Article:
Rx Girls Miami – 11.26.11

26 Nov

“You’ve Gained Weight”

I’m gonna go on a little rant here – sometimes when I’m feeling a certain way and I know it’s messed up I think it’s important to share it. It’s funny, but those words “you’ve gained weight” can have such a dramatic effect on people. Last month (maybe two months ago) I decided I wanted to put on some muscle. I started tracking my calories and realized that I have not been eating NEARLY as much as I should be, given how active I am. Sometimes eating clean can be really hard to get calories in… Using a calorie tracker (which I hate by the way) I put EVERYTHING in, from the honey in my tea to the coconut milk ice cream late at night. For about 5 weeks straight I was consistently eating 2600 calories or so (up from about 1800). I felt good, stronger, and had more energy.I PR’d my deadlift by 25lbs, my bench by 10lbs, and I easily did a hang clean with what WAS my last power clean 1RM.

So my goal was to put on 10 pounds… of muscle. That would be hard, I had to train regularly and make sure I didn’t get lazy on the days I was tired from being at the gym all day. As of today I have put on 7 pounds… haven’t done my body fat yet to see how much of that is muscle but I’m pretty sure a lot of it is. I am happy about this!! So why is it that when someone tells me “hey, you’ve gained weight dude!” it leaves a bitter feeling in my mind?

Body image issues. They are a major problem today… Not just with women either, men suffer from trying to get leaner, more muscular, and stronger all the time. The media puts these ideas in our heads about being skinny and lean (or big and muscular), but most of it comes with a super unrealistic quick fix weight loss or muscle gain solution… like steroids… or HcG Diets.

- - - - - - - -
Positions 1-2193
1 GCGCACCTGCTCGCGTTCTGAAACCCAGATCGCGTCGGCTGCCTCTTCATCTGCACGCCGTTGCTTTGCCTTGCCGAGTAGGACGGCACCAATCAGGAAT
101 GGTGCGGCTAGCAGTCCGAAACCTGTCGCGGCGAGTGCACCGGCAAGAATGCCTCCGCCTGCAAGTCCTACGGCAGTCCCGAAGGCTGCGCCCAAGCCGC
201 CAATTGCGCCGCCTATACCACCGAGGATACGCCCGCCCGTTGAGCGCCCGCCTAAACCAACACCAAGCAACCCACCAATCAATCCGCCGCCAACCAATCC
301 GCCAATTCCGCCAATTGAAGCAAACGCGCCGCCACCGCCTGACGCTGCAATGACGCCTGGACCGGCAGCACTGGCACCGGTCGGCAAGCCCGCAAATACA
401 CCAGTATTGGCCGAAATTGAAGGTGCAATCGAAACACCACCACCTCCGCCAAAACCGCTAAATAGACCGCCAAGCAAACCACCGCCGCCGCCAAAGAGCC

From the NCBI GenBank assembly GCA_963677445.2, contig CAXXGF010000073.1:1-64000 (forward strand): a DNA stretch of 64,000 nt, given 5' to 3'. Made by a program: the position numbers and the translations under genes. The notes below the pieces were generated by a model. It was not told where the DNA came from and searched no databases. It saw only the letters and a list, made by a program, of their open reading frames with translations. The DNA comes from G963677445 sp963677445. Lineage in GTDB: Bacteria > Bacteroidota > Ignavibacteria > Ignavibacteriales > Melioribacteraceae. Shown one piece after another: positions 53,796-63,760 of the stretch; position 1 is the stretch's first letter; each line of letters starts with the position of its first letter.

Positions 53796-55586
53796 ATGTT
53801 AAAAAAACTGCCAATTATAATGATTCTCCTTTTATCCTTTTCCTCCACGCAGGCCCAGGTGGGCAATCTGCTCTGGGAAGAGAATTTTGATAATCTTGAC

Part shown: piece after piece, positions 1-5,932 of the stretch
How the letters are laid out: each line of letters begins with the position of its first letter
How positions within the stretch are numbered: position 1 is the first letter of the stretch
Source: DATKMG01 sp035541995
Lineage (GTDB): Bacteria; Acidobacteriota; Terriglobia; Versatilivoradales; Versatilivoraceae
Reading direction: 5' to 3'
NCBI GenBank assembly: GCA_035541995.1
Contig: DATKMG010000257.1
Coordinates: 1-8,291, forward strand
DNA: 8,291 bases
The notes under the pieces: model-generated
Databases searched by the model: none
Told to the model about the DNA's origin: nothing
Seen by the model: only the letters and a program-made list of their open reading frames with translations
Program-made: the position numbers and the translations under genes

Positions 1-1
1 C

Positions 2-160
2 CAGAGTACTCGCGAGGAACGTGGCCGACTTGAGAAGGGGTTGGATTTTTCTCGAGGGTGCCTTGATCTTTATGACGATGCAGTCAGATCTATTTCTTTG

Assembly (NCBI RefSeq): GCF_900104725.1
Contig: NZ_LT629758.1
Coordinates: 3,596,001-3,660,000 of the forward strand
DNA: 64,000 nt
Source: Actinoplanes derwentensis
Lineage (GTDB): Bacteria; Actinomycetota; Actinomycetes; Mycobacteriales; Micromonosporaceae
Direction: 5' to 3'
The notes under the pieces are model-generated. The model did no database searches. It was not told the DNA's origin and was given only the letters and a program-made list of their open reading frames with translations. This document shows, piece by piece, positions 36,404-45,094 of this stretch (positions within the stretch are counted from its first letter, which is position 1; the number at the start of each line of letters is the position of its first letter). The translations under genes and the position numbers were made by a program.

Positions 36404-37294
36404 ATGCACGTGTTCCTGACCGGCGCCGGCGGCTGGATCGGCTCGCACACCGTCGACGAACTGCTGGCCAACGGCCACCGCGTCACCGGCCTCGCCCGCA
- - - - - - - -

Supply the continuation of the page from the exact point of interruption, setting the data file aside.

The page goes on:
When I was younger (high school and college) being “skinny” was always important to me. While I now know that comes mainly from the media, it bugs me that it has stuck with me over the years, despite what I KNOW is the truth and regardless of the industry that I work in! Knowledge really is power though, and I’m lucky today that even when I have those negative thoughts when someone tells me I’ve gained weight, I can change that negative thinking to realize that weight does not mean fat! “You look big” in here is supposed to be a compliment not an insult. and it is.. a compliment.

You might struggle with the same thing – but you wanna get over all that negative thinking? Start tracking your records in the gym (and being proud of them), measure your inches, and notice how your clothes fits differently. That’s real right there… The number on the scale is not. It’s deceiving. People’s comments (and compliments) and your head can be deceiving.

Pay attention to what’s real.

 

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3 Responses to “Rx Girls Miami – 11.26.11”

  1. amy January 24, 2012 at 8:50 pm #

    thank you! this was exactly the struggle I was having today. I was in pageants previously so the thoughts of “you can never be too skinny…” always plague me. Even though I just started crossfit, I have read enough about it to know that the scale will not be my friend. thank you for being honest about your struggle. It’s one we all share.

    • ashley January 29, 2012 at 7:03 am #

      I am so glad I found this post. Just this past month 2 people have commented on my quads/thighs…depending on how it’s heard. I heard thighs. Both said, “Wow, you’ve got big legs.” They went on to say that they can tell I work out and so on, but honestly I only heard the “big thighs” part. I know my pr’s and am pleased with my progress in the gym. I know they meant it only as a compliment, but like you mentioned above, the first thought is, “I’m too big.” Ugh! I got myself back on track pretty quickly, but it’s so true that our knee-jerk response is small=pretty.

  2. Kayla Kimbrell February 26, 2012 at 5:35 pm #

    I struggle with this too. I’m not a big girl, actually I’ve always been pretty “skinny”. I started doing triathlons 2 years ago, and then started doing crossfit. I love crossfit and my tri training but I’ve put on a considerable amount of muscle (and fat)…more so than I’ve ever had. I use to do ballet, so I think I still have that slender bodytype in my mind of what I should look like. I think I do need to increase my calories, I’m still not building muscle like I want to yet. I guess I’m still afraid of getting “fat” …..

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